Monday, May 26, 2014

A thorn in the flesh

Philippine Daily Inquirer
By Denis Murphy

Two fine priests were buried last May 17.

Fr. John Schumacher was laid to rest in the Jesuit Novitiate, Novaliches. He lies near his mentor in Philippine history studies, Fr. Horacio dela Costa, and the gathered bones of the Spanish Jesuits who had actually known Jose Rizal and his contemporaries.

Vincentian Fr. Norberto “Bebot” Carcellar was buried in the lovely cemetery of the Daughters of Charity along the South Super Highway. The choir of the Payatas children sang at the funeral Mass. Father Bebot began his work in Payatas.

Father John helped us understand Church-State matters in Manila in the decades immediately before and after the death of Jose Rizal and the Revolution against Spain. Father Bebot taught us the value of people’s savings in development work, not only as a way of gathering funds, but also as a means of organizing people and instilling pride and self-confidence in them.

We can imagine the two priests outside the gates of heaven later that day. They are a funny pair. Father John is 6’4,” Father Bebot 5’7” or 5’8.” They wear the clothes they had worn regularly in the last years of their lives and not the vestments they were buried in. Father John wears his pajamas since he had been in the Jesuit infirmary at Ateneo for years; Father Bebot is in the plaid shirt, black windbreaker and denim pants he wore to construction sites, meetings and celebrations.

Father Bebot peeks through the gates and sees the poor have housing as good as anyone else, so he’s happy. Father John looks for Rizal, Bonifacio, Mabini and the other people he has written about. An angel knows what Father John is after. “Most of the people you are looking for are with the Filipino group here, but some are still appealing their sentences. We don’t have many Filipino lawyers, so the process is slow,” the angel says. Then he sees Father John’s jaw drop and adds, “It’s only a joke, Father John. They got this far, so they’ll be all right. Just some small matters of belief.”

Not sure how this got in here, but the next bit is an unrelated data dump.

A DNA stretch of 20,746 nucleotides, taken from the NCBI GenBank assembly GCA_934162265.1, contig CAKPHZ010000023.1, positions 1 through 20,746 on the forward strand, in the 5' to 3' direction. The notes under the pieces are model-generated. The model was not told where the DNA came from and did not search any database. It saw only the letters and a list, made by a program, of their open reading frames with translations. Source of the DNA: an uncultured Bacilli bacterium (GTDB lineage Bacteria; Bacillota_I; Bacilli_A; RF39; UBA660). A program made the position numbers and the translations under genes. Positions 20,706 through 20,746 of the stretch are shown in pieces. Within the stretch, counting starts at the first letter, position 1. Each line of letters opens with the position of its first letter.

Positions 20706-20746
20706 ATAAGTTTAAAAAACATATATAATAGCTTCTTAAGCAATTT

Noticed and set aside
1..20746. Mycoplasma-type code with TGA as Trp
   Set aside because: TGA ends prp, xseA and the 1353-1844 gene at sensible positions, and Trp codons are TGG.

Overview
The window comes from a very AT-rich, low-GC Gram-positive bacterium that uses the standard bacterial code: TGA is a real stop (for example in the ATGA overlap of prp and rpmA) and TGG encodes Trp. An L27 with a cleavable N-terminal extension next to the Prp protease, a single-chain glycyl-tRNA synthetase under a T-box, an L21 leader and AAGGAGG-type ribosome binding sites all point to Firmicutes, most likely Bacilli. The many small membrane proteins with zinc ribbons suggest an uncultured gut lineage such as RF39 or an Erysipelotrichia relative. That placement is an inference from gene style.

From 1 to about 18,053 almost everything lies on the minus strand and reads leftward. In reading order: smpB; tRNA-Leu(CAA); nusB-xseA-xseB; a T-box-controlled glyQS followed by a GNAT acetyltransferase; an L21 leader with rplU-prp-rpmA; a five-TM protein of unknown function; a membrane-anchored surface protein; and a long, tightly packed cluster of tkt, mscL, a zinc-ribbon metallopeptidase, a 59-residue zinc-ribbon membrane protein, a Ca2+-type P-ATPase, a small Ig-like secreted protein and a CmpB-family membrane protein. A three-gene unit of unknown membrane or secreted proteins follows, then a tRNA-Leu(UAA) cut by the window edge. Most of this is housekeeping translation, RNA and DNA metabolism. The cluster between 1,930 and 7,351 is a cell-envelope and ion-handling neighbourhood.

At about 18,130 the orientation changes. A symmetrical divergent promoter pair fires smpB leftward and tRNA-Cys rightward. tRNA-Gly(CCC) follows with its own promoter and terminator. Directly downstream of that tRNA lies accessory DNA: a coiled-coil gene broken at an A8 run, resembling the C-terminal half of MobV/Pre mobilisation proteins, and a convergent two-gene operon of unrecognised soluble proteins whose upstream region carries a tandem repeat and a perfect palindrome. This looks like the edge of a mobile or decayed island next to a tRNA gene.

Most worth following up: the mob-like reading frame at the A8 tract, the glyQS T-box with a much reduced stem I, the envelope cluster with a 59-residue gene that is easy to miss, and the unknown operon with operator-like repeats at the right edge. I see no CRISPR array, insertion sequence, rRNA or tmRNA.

We talk of our priests, but we know very little about their fears and sorrows. They suffer of course as any person does, but in addition the priesthood has its own sufferings. There is in every priest, I believe, what St. Paul called a “thorn in the flesh” (2 Cor 12: 7-9). He describes it: “It was given to me, an angel of Satan, to beat me, to keep me from being too elated.” Scholars disagree on what the thorn was. They think it might be anything from a physical pain to a very obnoxious individual. St. Paul asked God three times to remove the thorn, but God said, “My grace is sufficient for you.”

Loneliness and depression are such thorns.

Jesuit friends tell me they have heard older Jesuits weeping because of loneliness. It’s disturbing to think of the old priests who should, we would judge, enjoy a peaceful old age, wracked with loneliness and depression instead. And there is no consolation. Such pain has driven younger priests to drink, or to seek love elsewhere. Loneliness can take the heart of flesh out of a priest.

In some places in the United States priests are ashamed to wear the Roman collar which identifies them as Catholic priests. So badly has the image of the priest fallen due to the pedophilia crisis in the Church that people now look on the priest with suspicion and even hostility.

In the Philippines, bishops have taken money from politicians, and even specified the exact type of gifts they want. This troubles a good priest. He can wonder about the soundness of his Church. Is it all hype and propaganda like so many other institutions, or is it truly the One, Holy Apostolic and Catholic Church of Jesus? A group of bishops acting so cravenly can erode a priest’s respect for the Church’s fidelity and bravery.

Many priests today are saddened by the reluctance of the Church hierarchy to be more intensely involved in work for the poor, and the narrowing of income between rich and poor, and in the very straightforward struggle to save poor children from life in the slums.

If we appreciate the effort these priests must make just to hold together the tensions in their lives, we will all the more be amazed at their accomplishments. This country has had great priests from the first days of Spain down through the centuries, men of all nationalities who faithfully tried to serve the people that were given into their care. There have been rascals, but no group has done nearly as much as they have done for the good of the country.

Priests are not all easy to deal with. I offer these tips from my own experience:

• Compliment them on their sermons and talks, even if you can’t remember what they actually said.
• Be patient with your priests. It’s not a normal life they have chosen to live.
• Give them a thoughtful gift—a good novel or historical book, a bottle of good wine.
• Get together with other parishioners and buy him a good TV. The Cubao Diocese used to have norms on the sort of TV a parish council should provide its priest.
• Pray for him.

Denis Murphy works with the Urban Poor Associates (

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